How farmer trials club targets fungicides and crop nutrition

Getting locally relevant trials data is challenging and no area demonstrates this better than the fertile Grade 1 silts of south Lincolnshire.

These high-yielding soils may be the envy of many arable producers, but growers working them require technical information tailored to a very unique set of challenges.

To plug the knowledge gap previously filled by local government-funded research stations, several farmers and farm managers around The Wash set up the Holbeach Marsh Agronomy Group back in 2002.

It now provides detailed agronomic guidance to 20 arable businesses spanning 20,000ha and funds £15,000-£20,000 worth of replicated field trials each year – the results of which are strictly confidential.

See also: How healthy soils halved fuel bill on Shropshire farm

Trials protocols are driven entirely by members’ needs and have investigated anything from potato cyst nematode (PCN) resistance and tolerance of potato varieties to cereal plant growth regulation over the years, all providing valuable insights.

However, most funding goes into two research areas that make the biggest difference to its members’ profitability – long-term cereal fungicide and crop nutrition trials.

Holbeach Marsh Agronomy Group

  • A group of 20 farm businesses spanning 20,000ha of mostly Grade 1 silt in south Lincolnshire
  • Local challenges include cereal nitrogen management plus yellow rust and septoria pressure in wheats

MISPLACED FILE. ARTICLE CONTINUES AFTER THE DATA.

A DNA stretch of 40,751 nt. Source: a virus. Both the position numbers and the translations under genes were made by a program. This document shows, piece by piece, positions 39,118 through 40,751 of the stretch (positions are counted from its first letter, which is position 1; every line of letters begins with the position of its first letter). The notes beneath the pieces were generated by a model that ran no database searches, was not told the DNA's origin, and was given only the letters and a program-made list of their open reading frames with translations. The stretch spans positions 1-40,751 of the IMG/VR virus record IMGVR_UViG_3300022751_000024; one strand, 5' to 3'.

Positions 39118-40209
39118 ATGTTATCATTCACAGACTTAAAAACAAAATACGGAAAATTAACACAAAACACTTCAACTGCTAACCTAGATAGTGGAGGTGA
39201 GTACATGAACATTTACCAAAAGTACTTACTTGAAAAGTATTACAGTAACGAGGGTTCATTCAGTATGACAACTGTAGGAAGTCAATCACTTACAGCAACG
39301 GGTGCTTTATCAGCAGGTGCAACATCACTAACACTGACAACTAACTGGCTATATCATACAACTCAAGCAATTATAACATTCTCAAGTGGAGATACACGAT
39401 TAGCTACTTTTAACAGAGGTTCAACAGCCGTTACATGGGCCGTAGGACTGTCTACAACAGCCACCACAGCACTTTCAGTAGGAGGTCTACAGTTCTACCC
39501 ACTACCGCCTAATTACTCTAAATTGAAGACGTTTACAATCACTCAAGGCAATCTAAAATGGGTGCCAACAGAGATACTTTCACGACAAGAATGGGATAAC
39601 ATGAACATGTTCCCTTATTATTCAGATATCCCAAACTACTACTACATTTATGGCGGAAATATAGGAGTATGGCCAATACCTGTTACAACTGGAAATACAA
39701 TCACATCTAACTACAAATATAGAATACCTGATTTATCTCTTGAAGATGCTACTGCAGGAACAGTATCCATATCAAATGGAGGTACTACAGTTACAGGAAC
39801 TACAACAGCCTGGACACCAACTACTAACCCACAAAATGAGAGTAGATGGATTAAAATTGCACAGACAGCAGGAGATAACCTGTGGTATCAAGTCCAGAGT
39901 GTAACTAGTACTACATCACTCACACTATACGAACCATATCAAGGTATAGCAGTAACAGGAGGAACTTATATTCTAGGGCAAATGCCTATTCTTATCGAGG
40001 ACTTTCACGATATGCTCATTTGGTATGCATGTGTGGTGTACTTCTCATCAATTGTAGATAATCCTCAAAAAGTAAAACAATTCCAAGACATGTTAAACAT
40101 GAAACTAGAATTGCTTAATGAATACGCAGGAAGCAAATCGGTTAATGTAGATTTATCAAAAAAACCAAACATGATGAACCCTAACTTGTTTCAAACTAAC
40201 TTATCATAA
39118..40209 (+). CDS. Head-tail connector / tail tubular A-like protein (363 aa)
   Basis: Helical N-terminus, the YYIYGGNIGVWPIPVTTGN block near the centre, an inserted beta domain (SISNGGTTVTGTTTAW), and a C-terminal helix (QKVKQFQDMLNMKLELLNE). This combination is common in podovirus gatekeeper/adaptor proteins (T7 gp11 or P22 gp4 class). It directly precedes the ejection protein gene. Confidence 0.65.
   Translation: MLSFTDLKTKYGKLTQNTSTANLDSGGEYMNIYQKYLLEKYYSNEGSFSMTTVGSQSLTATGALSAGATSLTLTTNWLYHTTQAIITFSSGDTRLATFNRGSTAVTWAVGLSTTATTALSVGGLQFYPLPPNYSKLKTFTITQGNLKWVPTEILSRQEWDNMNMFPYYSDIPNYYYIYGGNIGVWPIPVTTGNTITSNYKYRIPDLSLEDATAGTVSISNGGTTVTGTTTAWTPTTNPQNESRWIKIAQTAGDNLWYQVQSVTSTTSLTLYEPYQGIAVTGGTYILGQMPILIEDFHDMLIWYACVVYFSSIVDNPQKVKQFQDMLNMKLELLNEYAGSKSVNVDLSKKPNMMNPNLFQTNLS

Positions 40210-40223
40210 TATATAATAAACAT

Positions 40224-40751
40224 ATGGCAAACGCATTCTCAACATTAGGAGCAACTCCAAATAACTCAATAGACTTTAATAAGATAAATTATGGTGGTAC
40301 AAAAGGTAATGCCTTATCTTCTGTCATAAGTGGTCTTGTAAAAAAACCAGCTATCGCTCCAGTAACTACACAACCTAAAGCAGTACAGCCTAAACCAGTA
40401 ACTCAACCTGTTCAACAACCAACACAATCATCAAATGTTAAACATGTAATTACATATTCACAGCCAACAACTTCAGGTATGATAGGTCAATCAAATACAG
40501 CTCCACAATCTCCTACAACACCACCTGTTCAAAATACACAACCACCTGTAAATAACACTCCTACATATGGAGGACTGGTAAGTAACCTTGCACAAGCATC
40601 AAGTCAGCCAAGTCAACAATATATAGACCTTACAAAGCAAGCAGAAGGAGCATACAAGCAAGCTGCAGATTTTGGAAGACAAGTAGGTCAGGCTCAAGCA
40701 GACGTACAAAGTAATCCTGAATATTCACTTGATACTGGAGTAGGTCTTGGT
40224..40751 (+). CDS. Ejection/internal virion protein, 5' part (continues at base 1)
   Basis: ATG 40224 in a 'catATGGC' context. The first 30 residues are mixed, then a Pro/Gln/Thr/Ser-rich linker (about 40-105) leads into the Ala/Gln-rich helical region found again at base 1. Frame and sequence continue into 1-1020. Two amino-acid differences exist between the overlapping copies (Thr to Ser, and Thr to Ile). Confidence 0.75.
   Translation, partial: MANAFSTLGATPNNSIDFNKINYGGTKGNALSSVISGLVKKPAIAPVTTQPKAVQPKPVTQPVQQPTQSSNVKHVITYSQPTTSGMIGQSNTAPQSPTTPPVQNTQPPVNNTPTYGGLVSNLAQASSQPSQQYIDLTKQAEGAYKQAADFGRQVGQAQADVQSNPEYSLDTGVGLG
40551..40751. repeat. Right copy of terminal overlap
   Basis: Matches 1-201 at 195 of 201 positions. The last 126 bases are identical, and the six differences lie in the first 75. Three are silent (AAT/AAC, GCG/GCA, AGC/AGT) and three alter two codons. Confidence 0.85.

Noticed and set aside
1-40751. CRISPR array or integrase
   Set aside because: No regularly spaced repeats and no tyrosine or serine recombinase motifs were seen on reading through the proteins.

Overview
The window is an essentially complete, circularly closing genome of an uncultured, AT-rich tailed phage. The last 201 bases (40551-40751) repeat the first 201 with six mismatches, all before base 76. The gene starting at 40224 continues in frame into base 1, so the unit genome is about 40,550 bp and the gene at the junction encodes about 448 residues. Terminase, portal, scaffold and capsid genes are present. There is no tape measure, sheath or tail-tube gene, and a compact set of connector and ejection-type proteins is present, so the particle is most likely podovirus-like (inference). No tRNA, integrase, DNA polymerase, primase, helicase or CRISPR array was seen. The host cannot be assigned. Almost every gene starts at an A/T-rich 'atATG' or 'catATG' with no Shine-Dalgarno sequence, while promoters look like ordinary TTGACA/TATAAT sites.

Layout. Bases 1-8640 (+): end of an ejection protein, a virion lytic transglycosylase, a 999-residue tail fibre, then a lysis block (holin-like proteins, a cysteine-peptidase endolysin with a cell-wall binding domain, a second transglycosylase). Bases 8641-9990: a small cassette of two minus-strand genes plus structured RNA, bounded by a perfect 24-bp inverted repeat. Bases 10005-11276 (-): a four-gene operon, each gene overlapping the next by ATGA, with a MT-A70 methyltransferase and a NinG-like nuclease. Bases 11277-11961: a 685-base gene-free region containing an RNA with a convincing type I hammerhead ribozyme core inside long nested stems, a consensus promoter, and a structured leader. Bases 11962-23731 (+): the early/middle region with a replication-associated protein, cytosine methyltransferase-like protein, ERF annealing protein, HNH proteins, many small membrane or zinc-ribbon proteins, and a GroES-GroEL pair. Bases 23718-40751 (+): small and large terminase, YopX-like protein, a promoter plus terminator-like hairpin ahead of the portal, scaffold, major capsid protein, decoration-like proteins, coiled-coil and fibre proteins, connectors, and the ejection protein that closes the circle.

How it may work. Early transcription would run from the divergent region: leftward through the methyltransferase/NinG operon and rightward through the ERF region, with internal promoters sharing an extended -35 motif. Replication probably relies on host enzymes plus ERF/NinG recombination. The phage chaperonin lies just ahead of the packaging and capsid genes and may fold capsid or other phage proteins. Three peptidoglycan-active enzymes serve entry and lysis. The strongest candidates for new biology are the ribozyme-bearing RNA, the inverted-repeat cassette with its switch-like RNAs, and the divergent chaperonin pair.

• The group invests £15,000-£20,000/year in independent, fully replicated and locally relevant field trials, including long-term cereal nutrition and fungicide work
  • All results are fully costed and help optimise input use and increase profitability for members
  • Limited manufacturer sponsorship gives early access to new or near market products

On the doorstep

Farm manager Adrian Howell oversees 2,000ha across south Lincolnshire and west Norfolk for the Turnstone Farms joint venture, which includes 800ha of silt land.

Mr Howell was one of the founding members of the group and sees significant benefits from being involved.

He says the soil type, climatic conditions and rotations – many of which contain vegetable crops such as brassicas – are vastly different from where most crop trials data come from today, particularly for cereals.

“People are generally drilling wheat later here than in traditional arable areas and the inherent fertility is significantly higher.

“There are so few trials conducted on the silts now, so it’s good to get an independent view on these issues right on our doorstep,” he explains.

The demand for relevant cereal fungicide trials data provided the spark that started the group, with the growers wanting to optimise wheat fungicide inputs to protect the very high yield potential of the area’s soils.